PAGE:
Refusing Bertie. If the adventurers decide not to take Bertie up on her offer and leave, Bertie’s home mysteriously burns down one week later. Though the old gnome survives, the event leaves her broken. The only thing she says is “there were so many, coming from the basement…”. The town of Halaway is subsequently raided by the troglodytes over the next months with many casualties.

General Features

The cellar and vault beyond is made of mortared stone. Rooms have 12-foot high ceilings and doors are made of metal-reinforced stone. Most rooms have no light unless otherwise mentioned. 

quick D&D dungeon encounter
B1. Basement

Stone stairs descend 10 feet into the damp basement below. Two torches hang on the walls of the room and provide flickering light. Shelves holding dust-lined jars and crates topped with stacks of old tools dominate the space. 

Stone door. Torchlight illuminates the top of a doorframe hiding behind stacks of root vegetables. Pulling aside the clutter reveals a stone door barricaded with old timber planks. If asked about the door, Bertie replies “That old door simply leads to a collapsed root cellar my gran’da blocked off years ago. Nothin’ in there but dirt and old smashed taters.” Any attempt to pull the wood planks off requires a DC 10 Strength (Athletics) check. Once removed, the door pushes open with minimal effort and leads not to a collapsed cellar but deeper underground.

Hidden entrance. Searching for rats requires a DC 10 Wisdom (Perception or Survival) or Intelligence (Investigation) check. Success reveals old rat spoor, but nothing left recently. More importantly, success allows characters to spot crumbled mortar piled up behind the far shelf. Pulling the shelf aside unveils a rough hole in the stone wall large enough for a medium-sized creature or smaller to squeeze through.

B2. Exhumed hall

Crawling through the hole leads to a 15 ft. by 25 ft. stone hall with a pillar separating the space. Moldy remnants of tapestries hang threadbare from the walls or lie in piles on the ground. None have discernable iconography, though the colors of blue and green are visible. A single stone door sits on the opposite end of the hall. Pressing an ear against the door allows the adventurers to hear muffled movement on the other side. 

B3. Makeshift stable

Troglodyte raiders use this hallway as a makeshift stable to prevent their domesticated rust monsters from wandering loose. Two rust monsters graze upon cast-off iron armaments while a single troglodyte watches from the far door. Searching reveals that this room held armor stands which now have become lunch for the rust monsters. There is nothing of value in this room.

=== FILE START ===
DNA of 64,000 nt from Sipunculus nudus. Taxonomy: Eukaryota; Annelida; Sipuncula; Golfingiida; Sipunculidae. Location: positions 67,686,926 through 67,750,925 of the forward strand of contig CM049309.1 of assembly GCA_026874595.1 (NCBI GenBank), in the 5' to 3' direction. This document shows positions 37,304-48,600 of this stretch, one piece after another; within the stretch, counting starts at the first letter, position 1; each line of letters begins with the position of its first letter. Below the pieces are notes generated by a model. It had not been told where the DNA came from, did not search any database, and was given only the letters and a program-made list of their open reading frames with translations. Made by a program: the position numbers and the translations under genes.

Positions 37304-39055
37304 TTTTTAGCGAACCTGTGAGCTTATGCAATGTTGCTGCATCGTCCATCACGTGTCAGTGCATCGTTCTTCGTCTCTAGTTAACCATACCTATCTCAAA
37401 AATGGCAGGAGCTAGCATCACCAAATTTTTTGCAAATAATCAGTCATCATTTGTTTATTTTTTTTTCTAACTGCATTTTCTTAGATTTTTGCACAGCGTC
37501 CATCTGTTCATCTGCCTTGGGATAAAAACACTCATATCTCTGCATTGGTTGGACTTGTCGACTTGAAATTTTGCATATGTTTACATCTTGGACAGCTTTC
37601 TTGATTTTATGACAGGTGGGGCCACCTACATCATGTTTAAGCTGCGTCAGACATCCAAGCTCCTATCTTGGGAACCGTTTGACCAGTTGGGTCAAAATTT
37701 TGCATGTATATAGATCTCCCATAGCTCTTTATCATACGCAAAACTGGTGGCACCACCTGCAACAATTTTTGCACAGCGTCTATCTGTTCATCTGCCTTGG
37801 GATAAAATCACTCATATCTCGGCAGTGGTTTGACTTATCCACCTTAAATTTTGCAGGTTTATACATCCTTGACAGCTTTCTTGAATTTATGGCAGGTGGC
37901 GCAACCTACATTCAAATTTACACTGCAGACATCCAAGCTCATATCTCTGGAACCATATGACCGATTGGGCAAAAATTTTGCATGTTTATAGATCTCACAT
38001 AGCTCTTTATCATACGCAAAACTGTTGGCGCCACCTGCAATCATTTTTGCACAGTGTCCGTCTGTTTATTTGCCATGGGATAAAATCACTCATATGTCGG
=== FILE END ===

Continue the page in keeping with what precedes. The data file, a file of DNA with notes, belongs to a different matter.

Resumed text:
B4. The chasm

A square-shaped hallway leads to a precarious 5 ft. wide stone bridge that crosses a massive chasm. The troglodyte tribe used this room to ascend from the Underdark and stage their raids. Four troglodytes patrol this area, with three skulking around the square hallway, and a fourth guarding the door leading deeper into the cellar. If the adventurers make excessive noise when opening the stone door in B1, the troglodytes hide and ambush the party.

Slippery walkway. The footfalls of multiple troglodytes have caused this bridge to become covered in a thin layer of slime. Any non-troglodyte creatures that move across the bridge at full speed must succeed on a DC 11 Dexterity saving throw or fall prone. Failing this check by 5 or more causes the creature to slip off the edge, potentially plummeting into the chasm below. 

Secret door. A door hidden in the wall of the hallway is visible with a successful DC 18 Intelligence (Investigation) check. Further searching reveals that the door cannot open from this side. 

Treasure. Searching the pouch of one fallen troglodyte reveals a moist bundle of yellow moss that if consumed, acts as a potion of healing.

B5. Troglodyte den

This L-shaped chamber is the current hideout for the troglodytes. Piles of odorous refuse lie heaped around the edges of the room and viscous filth covers the walls. Two weapon racks rest against one side, loaded with simplistic javelins with which the troglodytes arm themselves. Beyond the filth, the hallway stretches with two alternating alcoves on either side of the space. An 8 ft. wide stone door sits at the end of the hall — writing etched upon its surface. Six troglodytes armed with wood javelins and one rust monster reside all along the room as they attempt to decipher the writing on the door. 

Funerary doors. Thick stone doors bar further progression. Carved upon the doors is an ancient form of gnome script. Characters who can read gnome see: